Our Tide Touch Pool is a thrilling and interactive way to examine marine life up close. At 37 feet long and holding over 2,000 gallons of water, this just may be the largest aquarium touch pool you’ve ever encountered!

Hop up on the platform overlooking SeaTREK and dip two fingers below the water’s surface, grazing the smooth rubber-like skin of a passing whip ray. Peer over the edge and you’ll see that the Stingray Bay Touch Pool is also home to SeaTREK, an underwater ocean walking experience!

Notable species

Whipray

Whipray

(Himantura uarnak)

Scientists believe that the high nutrient value of the uterine milk that nourishes stingray embryos is the reason for their 3,000 to 5,000 percent weight increase during development. Rays are the only vertebrates that have such a remarkable weight gain during fetal development.

Diet

Benthic and neritic organisms including shrimps, crabs, worms, and jellyfish

Size

6.6 feet

Habitat

Bottom-dwelling in nature, the reticulate whip ray is generally encountered over sandy flats near beaches, lagoons, and around coral reefs

Range

Primarily found in the Indo-Pacific, with a range extending from off eastern South Africa to the Arabian Peninsula

Nurse Shark

Nurse Shark

(Ginglymostoma cirratum)

Nurse sharks are nocturnal and will often rest on the sea floor during the day in groups of up to 40 sharks, sometimes piled on top of each other.

Diet

Carnivore

Size

7.5 to 9.5 feet

Habitat

Warm, shallow waters

Range

Western Atlantic and eastern Pacific oceans

Hepatus Tang

Hepatus Tang

(Paracanthurus hepatus)

This fish is important for coral health as it eats algae that may otherwise choke the coral by overgrowth.

Diet

Omnivorous. Feed on plankton, but will also graze on algae

Size

Up to 12 inches

Habitat

Clear water on exposed outer reef areas or in channels where there is consistent moderate to strong current

Range

Indo-Pacific. Seen in reefs of East Africa, Japan, Samoa, New Caledonia, and the Great Barrier Reef, Samoa, Florida, East Africa, and Sri Lanka

Angelfish

Angelfish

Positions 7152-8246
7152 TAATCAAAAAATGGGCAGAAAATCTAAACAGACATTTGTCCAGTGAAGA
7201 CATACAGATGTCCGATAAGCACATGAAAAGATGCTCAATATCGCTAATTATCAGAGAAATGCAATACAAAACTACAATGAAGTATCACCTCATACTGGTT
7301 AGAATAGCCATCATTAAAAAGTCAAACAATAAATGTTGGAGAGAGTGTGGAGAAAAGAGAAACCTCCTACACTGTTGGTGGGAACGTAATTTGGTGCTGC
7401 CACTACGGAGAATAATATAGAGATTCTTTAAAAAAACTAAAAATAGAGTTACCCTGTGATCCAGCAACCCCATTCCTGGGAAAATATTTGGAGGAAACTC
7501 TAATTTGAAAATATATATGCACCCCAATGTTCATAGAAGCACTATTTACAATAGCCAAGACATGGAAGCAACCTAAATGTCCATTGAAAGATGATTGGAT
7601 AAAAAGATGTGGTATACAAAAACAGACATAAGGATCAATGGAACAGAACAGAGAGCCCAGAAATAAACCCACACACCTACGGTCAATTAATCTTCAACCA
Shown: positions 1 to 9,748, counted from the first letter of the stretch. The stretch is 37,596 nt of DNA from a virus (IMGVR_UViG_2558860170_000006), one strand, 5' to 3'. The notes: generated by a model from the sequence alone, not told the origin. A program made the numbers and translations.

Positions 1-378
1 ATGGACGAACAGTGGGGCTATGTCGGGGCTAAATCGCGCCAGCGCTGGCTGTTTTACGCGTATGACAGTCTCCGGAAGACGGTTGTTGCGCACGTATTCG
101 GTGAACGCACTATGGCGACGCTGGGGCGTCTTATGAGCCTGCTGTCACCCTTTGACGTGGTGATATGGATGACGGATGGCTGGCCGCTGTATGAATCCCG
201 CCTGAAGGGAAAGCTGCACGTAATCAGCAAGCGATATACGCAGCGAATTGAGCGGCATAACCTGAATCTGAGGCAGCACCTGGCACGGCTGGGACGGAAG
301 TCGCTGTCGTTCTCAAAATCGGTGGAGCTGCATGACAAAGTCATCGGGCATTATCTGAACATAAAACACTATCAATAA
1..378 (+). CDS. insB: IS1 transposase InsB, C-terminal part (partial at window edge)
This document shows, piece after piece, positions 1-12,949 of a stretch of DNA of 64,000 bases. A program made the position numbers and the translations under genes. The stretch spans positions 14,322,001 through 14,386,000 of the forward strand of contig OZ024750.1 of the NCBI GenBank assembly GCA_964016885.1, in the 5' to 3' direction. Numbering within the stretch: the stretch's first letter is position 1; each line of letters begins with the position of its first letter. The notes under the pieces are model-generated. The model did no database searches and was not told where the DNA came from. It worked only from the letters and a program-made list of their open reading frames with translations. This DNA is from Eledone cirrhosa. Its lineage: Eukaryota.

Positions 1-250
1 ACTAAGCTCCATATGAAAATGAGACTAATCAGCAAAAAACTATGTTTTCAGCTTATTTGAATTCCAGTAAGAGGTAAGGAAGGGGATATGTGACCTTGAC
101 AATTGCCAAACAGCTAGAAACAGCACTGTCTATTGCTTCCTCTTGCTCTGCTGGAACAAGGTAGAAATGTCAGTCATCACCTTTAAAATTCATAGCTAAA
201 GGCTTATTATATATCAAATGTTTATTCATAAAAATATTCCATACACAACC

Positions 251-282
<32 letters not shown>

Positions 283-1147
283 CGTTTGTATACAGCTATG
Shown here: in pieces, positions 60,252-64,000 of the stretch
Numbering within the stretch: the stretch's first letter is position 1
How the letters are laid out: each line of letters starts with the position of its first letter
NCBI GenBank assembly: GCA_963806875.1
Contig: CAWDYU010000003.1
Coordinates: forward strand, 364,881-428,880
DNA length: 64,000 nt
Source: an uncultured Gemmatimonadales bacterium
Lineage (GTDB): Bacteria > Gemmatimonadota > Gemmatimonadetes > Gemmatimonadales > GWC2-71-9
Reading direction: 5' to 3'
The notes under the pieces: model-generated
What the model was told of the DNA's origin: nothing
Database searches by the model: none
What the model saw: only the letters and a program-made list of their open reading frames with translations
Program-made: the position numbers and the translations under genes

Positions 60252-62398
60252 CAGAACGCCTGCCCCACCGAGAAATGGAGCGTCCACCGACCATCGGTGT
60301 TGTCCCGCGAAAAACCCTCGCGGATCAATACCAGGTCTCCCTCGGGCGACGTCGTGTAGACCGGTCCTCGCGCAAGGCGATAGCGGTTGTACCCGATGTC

(Pterophyllum Scalare)

Angelfish are freshwater members of the cichlid family. This group includes other popular fish such as oscars, Jack Dempseys, parrot fish and discus.

Diet

Omnivorous

Size

Up to 18 inches

Habitat

Swamps or flooded grounds where vegetation is dense and the water is either clear or silty

Range

Native to the Amazon basin in Peru, Columbia, and Brazil

Cownose Ray

Cownose Ray

(Rhinoptera bonasus)

Cownose Rays use two modified fins on their front side to produce suction, allowing them to draw food into their mouths. They crush the food with their dental plates.

Diet

Clams, oysters, and other invertebrates

Size

45 inches in width

Habitat

Commonly found in soft mud or sand bottoms near coral reefs, though they are often found in the open ocean at depths of up to 98.4 feet

Range

Western Atlantic and Carribbean, from New England, United States to southern Brazil

California Sea Cucumber

Giant California Sea Cucumber

(Parastichopus californicus)

Diet

Plankton and other organic matter

Size

Up to 1 foot 8 inches long

Habitat

Low intertidal zones

Range

Gulf of Alaska to Baja California

Chestnut-Cowrie

Chestnut Cowrie

(Neobernaya spadicea)

The opening in the shell has “teeth” which look like the mouth of a larger animal and acts as a deterrent to protect them from potential predators.

Diet

Algae, and occasionally sponges and corals

Size

Grow to 2 ½ inches

Habitat

Exposed rocky shores in the very low intertidal and subtidal zones. Found on overhanging rock ledges and on other somewhat sheltered rock surfaces.

Range

Deeper and colder waters of coastal California, from Monterey Bay to Baja and northern Mexico

Sea Stars

Sea Star

(Asteroidea)

Marine scientists have undertaken the difficult task of replacing the beloved starfish’s common name with sea star because, well, the starfish is not a fish. It’s an echinoderm, closely related to sea urchins and sand dollars.

Diet

Microalgae, sponges, snails, and other small animals

Size

4.7 - 9.4 inches

Habitat

Tropical coral reefs, rocky shores, tidal pools, and kelp forests, even the deep-sea floor down to at least 6,000 m (20,000 ft)

Range

Sea star species inhabit all of the world's oceans

Nudibranch

Nudibranch

(Nudibranchia)

Nudibranchs have cephalic (head) tentacles, which are sensitive to touch, taste, and smell.

Diet

Sponges, sea slug eggs, and on some occasions, other nudibranchs

Size

0.16 to 23.62 inches

Habitat

Nudibranchs live at virtually all depths of salt water, though the greatest diversity of nudibranchs is seen in warm, shallow reefs

Range

Nudibranchs occur in seas worldwide, including both the tropics and Antarctica

SeaTrek Divers

SeaTREK Divers

(Homo sapiens)

If you’re reading this, you’re a homo sapiens.

Diet

Omnivorous

Size

Males average a height of 5 feet 6 inches, while females average 5 feet 2 inches

Habitat

Humans have adapted to virtually all climates through the use of modern technology

Range

Homo sapiens can be found worldwide